Last Spring, we began regularly publishing this blog.
Our hope is to provide great content that introduces the Life Model Works approach and dives deeper into important concepts.
Here are our Top 10 Posts (so far…) We hope you’ll spend a moment looking around and share them on Facebook and Twitter.
Get to Know Dr. Jim Wilder
For decades, Dr. Jim Wilder has been delving into biblical scripture, spiritual formation and brain science. These studies led to development of a unique model of spiritual and psychological maturation.
Tired of Cliché Christian Happiness? Try this Instead
By Jan Johnson
My crabby self is beginning to be won over.
A little background. I don’t put stock in “easy answers.” I strive for authenticity and any hint of that plastic sort of happy-face Christianity –well, I have to work at loving a person who espouses that. I don’t like sugar-coating things, or even coming close to it.
An adjective used to describe my speaking perhaps too frequently is “real.” So I’ve eyed with suspicion verses such as “Rejoice always” (1 Thess 5:16; Phil 4:4).
Want Sustained Joy? Become a better mind reader.
By Chris Coursey
The nonverbal aspects of our conversations create mutual connection. We both feel validated, comforted and understood. We are glad to be together. It is not so much our words, rather, the rapid exchange of nonverbal signals that are detected, interpreted and transmitted. The brain processes nonverbal communication much more rapidly than words. This dynamic process engages the brain regions that determine whether we will approach or avoid, or break into the two-step.
Steal this Method from Two Year Olds When You Feel Upset
By Jim Wilder
Being stuck in a bad feeling is also a sign that we are using only half of our brain. We can validate ourselves, but it requires using our whole brain. This is something that securely attached children learn to do by age two.
What is it the secret two-year-olds know? How can you learn to spend less time being upset without outside help?
Seven Steps to Model Maturity and Avoid the Abuse of Power
By Chris Coursey
The abuse and misuse of power comes in the form of spiritual abuse, sexual exploitation, embezzlement, fraud, lying, greed, cheating, stealing, fear-based guidance, intimidation and more.
These behaviors are avoidable when maturity is brought into the limelight. Maturity provides a lens to examine the character and capacity of leaders so we learn realistic limitations. Maturity means we know what to expect from ourselves and each other. Maturity is a simple solution that is frequently overlooked and underestimated. Let’s look at seven steps to model maturity and avoid the abuse of power.
The Problem with Healing
By Ed Khouri
Like a group of grizzly bears with fresh meat, heresy hunters, those self-appointed internet guardians of all things Christian, will rip the term – and the unwary feeder – apart. Name calling, personal and professional attacks systematically seek to destroy the credibility of anyone who might use those terms.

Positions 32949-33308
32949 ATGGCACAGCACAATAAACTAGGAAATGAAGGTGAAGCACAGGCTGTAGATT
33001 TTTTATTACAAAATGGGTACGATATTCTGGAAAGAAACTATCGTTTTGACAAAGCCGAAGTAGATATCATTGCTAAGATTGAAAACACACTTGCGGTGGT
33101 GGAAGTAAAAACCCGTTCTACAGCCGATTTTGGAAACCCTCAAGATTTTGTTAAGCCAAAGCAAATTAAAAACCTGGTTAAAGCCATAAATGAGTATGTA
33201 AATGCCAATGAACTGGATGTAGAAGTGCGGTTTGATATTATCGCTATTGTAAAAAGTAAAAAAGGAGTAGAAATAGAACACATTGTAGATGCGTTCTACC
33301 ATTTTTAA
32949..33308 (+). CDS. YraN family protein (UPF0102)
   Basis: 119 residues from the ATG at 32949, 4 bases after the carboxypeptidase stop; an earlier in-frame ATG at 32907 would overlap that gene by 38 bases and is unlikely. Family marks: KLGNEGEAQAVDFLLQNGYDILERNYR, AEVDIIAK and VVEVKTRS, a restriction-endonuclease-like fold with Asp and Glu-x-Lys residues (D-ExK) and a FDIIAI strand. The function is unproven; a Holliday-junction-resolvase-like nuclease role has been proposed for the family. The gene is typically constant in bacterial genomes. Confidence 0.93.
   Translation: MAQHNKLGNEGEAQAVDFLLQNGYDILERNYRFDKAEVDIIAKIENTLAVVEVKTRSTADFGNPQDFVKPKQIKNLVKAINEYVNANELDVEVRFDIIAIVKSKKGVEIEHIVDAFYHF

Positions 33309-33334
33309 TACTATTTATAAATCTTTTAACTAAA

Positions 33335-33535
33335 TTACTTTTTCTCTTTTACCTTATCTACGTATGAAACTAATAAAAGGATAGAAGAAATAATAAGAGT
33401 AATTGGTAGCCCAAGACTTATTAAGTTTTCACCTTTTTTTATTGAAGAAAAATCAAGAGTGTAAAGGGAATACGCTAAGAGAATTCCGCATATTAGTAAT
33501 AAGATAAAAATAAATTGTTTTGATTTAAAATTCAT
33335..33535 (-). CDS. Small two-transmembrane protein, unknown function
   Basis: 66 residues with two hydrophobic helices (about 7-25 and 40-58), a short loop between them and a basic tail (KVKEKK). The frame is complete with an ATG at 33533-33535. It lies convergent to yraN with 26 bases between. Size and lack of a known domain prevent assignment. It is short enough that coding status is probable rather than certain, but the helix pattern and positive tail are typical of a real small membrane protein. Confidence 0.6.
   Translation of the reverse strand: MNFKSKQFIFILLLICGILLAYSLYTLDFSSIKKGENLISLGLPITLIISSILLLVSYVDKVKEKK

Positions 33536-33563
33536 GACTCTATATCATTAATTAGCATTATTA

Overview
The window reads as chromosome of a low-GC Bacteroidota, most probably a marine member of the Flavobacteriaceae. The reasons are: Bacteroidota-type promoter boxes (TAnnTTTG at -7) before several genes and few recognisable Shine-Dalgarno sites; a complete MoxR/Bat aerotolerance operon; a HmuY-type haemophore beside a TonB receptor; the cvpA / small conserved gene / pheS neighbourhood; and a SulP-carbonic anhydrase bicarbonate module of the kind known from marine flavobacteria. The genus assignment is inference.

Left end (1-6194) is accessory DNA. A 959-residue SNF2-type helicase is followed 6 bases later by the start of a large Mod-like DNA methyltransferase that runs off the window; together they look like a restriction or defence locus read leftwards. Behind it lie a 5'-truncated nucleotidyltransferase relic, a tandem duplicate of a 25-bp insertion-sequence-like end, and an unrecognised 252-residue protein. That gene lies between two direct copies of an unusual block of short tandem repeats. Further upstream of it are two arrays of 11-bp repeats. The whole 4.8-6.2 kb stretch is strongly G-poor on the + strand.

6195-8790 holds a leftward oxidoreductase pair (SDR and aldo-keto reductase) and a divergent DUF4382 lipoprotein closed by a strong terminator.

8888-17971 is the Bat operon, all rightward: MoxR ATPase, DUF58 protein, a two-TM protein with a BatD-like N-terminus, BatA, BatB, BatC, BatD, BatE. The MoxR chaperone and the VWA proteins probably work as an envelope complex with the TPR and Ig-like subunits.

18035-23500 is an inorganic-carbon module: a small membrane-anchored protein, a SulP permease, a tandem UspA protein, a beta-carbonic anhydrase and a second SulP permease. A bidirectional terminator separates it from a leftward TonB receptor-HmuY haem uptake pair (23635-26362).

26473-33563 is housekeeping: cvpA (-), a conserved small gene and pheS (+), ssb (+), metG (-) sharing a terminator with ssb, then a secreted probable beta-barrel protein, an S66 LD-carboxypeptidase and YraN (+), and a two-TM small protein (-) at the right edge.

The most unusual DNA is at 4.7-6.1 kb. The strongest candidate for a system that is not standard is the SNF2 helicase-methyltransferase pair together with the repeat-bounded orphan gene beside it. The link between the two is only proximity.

Here’s How Joy Radically Altered One Woman’s Life
There’s nothing more exciting than watching God transform lives.
Sometimes, the changes we get to see are very visible.
One recent example is our friend Deborah. Five years ago, she was depressed, overweight and estranged from her mother. Then, Deborah participated in Connexus, a series of three transformative courses for churches.
Relationship Skill: Stop Overwhelming People (and being overwhelmed yourself!)
By Deni Huttula
Taking a breather is skill number 9 of the 19 Relational Skills. This skill is one of the many skills our brain needs to learn from our parents when we are young. If we don’t learn it by the time we are three and half years old, then we will do whatever we learned to do instead of recognizing overwhelm.
What Will It Take to Become a Church for the Depressed?
By Chris Morton
The first time I remember something akin to depression was a desperate loneliness I experienced around age eight. Like many High Schoolers, I struggled with a sense of hopelessness and self-hatred. I lost all motivation and moved lethargically for most of my junior year.
In college, depression got in the way of my relationships. When I was down, others felt the need to withdraw. I was cynical, angry and very, very dark. Who could blame them?
How to Have Joy at Thanksgiving
By Chris Coursey
Make your Thanksgiving meal more joyful and meaningful. Scripture and brain science tells us gratitude and appreciation are essentials we should not overlook. The benefits of gratitude can stay with us for months. The Bible tells us in Ephesians 5 to, “Speak to one another with psalms, hymns and spiritual songs. Sing and make music in your heart to the Lord, always giving thanks to God the Father for everything, in the name of our Lord Jesus Christ.” (19-20, NIV) Do not worry if you aren’t a singer or worship leader, you can express your thanks by appreciating the people and God’s gifts in your life. Start some joy this Thanksgiving with a short exercise around your Thanksgiving table.